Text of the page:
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WSU researchers identify protein that may help crops survive climate change

By Maggie Quinlan The Spokesman-Review

Researchers at Washington State University have pulled back the curtains on a mysterious plant protein that could change agriculture in a world overheated by climate change.

As higher temperatures across the earth bring drought and manic weather, the MAP20 protein could offer crops a fighting chance in desolate soil, said Andrei Smertenko, a biologist in WSU’s Institute of Biological Chemistry.

But when Smertenko and physiologist Karen Sanguinet in WSU’s Department of Crop and Soil Sciences teamed up to unearth the protein’s secrets six years ago, they didn’t think it could lead to solutions for climate change.

“Neither of us had funding for this at the beginning,” Sanguinet said. “It was a side project; high risk but high reward.”

MAP20 had been discussed as the potential target of a common herbicide, DBN, but its function was still unknown, Smertenko said.

Farmers had been using DBN for decades, and scientists didn’t know how it was working. When one team of researchers in Sweden proposed that DBN had been targeting the little-understood MAP20 protein, Smertenko and Sanguinet revved up to start their own project.

“We said, we know this protein’s important,” Sanguinet said. “So let’s break it, let’s mutate it and change its expression and see what happens.”

They deactivated a MAP20 gene. What they found was a change in the architecture of pits, a tiny structure in plants that allows water to move from cell to cell.

Like the human body is filled with capillaries – branching tubes that carry blood – plants, too, have a network of capillaries called vessels which move nutrients and water through the plant’s body.

During a period of drought, vessels fill with tiny air bubbles called embolisms. When that drought ends and water returns to the plant, the new fluids’ path from roots to shoots can be blocked by these embolisms.

When a bubble forms in one capillary, it will spread to neighboring capillaries, through the pit. Large pits mean air bubbles are more likely to move from one cell to another.

“Pits is an incredibly difficult system to study because they’re hidden inside the capillary,” Smertenko said. “So our understanding about the pit development is limited.”

What Smertenko does know about the microscopic openings is that increasing expression of MAP20 meant smaller pits for a plant and thicker pit membranes, which can protect crops from blockages during drought.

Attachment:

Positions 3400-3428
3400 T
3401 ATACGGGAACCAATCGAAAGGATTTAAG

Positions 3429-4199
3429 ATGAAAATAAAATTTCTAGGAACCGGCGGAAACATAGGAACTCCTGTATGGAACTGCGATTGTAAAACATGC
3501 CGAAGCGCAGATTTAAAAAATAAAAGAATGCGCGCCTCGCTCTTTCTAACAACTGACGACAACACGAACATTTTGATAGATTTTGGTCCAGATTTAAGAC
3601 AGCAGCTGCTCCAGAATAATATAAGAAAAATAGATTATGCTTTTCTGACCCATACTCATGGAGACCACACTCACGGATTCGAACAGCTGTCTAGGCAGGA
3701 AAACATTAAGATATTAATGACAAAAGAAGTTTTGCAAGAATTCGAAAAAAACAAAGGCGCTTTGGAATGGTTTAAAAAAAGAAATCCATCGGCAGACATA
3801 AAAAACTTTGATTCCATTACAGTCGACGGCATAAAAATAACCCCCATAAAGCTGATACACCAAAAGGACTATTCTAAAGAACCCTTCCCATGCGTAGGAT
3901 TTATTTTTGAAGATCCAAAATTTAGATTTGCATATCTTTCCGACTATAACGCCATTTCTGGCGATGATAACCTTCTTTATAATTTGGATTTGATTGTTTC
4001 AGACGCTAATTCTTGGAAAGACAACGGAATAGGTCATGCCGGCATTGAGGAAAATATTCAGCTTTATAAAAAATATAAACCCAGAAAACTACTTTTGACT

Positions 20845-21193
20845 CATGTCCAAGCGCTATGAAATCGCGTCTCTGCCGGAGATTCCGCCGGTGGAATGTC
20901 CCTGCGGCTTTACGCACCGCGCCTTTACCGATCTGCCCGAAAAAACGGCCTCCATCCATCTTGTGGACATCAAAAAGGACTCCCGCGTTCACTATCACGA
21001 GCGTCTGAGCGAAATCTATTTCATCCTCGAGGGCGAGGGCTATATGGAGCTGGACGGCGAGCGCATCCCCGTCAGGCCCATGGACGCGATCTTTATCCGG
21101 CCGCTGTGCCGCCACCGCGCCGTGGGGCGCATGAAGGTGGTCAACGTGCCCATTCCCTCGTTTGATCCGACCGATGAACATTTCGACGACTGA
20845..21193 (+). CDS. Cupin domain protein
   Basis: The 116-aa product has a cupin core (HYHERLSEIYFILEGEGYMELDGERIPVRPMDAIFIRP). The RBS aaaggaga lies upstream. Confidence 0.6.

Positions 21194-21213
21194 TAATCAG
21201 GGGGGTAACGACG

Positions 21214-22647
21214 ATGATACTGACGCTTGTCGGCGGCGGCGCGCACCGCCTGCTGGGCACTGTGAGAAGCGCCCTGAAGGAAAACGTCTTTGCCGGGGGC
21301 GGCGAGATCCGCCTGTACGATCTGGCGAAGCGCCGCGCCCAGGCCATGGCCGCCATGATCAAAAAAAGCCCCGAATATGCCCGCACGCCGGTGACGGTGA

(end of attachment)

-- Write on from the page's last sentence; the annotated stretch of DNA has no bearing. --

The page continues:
In their study, the survival rate of plants lacking MAP20 was significantly lower. Breaking MAP20 affected how the plant’s vasculature system developed, lowered yield and increased vulnerability to drought.

In the future, farmers in high-risk drought areas could use crops genetically engineered to increase MAP20 expression, Smertenko said.

“Farmers in the Palouse are doing pretty well with varieties adapted for this climate,” Smertenko said. “But in the central part of the state, the profit margin is very narrow.”

But it’s not a ready-to-go fix.

When there is soil moisture, plants benefit from larger pits, which can more easily move nutrients and fluids from cell to cell. Future studies will need to go deeper and look at variations in MAP20 expression between different plant species and populations.

“As a scientist you might want to say this is the next best thing and it will revolutionize agriculture, but the truth is this is just one piece of the puzzle and one part of the balance,” Sanguinet said.

The good news is that MAP20 plays a very specific role, meaning its effects can be analyzed and understood more directly than many other genes and proteins.

Many genes and proteins are pleiotropic, meaning they play a part in many different processes, Sanguinet said. With a pleiotropic protein, changing its expression can lead to unwanted side effects because the change won’t only affect the target process.

“You can even make an analogy with hydroxychloroquine,” Sanguinet said, referring to the controversial COVID-19 therapy. “It might be efficacious against COVID-19, but it negatively affects your heart, your skin and all these things. It’s pleiotropic. What you want is a really specific drug that only affects one thing.”

The next step will be to tease out the protein’s job in other plants, outside of the grass Smertenko and Sanguinet used in their study, Sanguinet said.

And while she’s excited to dig deeper into MAP20, climate change is barreling ahead. Studies are already reporting seasons starting and ending at different times than they once did. Dehydrated fields are a nearby reality, she said.

Scientists have to keep a step ahead, Smertenko said.

“It’s very important that we anticipate these changes and start to develop technologies and ideas now,” Smertenko said. “Then we can start to overcome this problem.”

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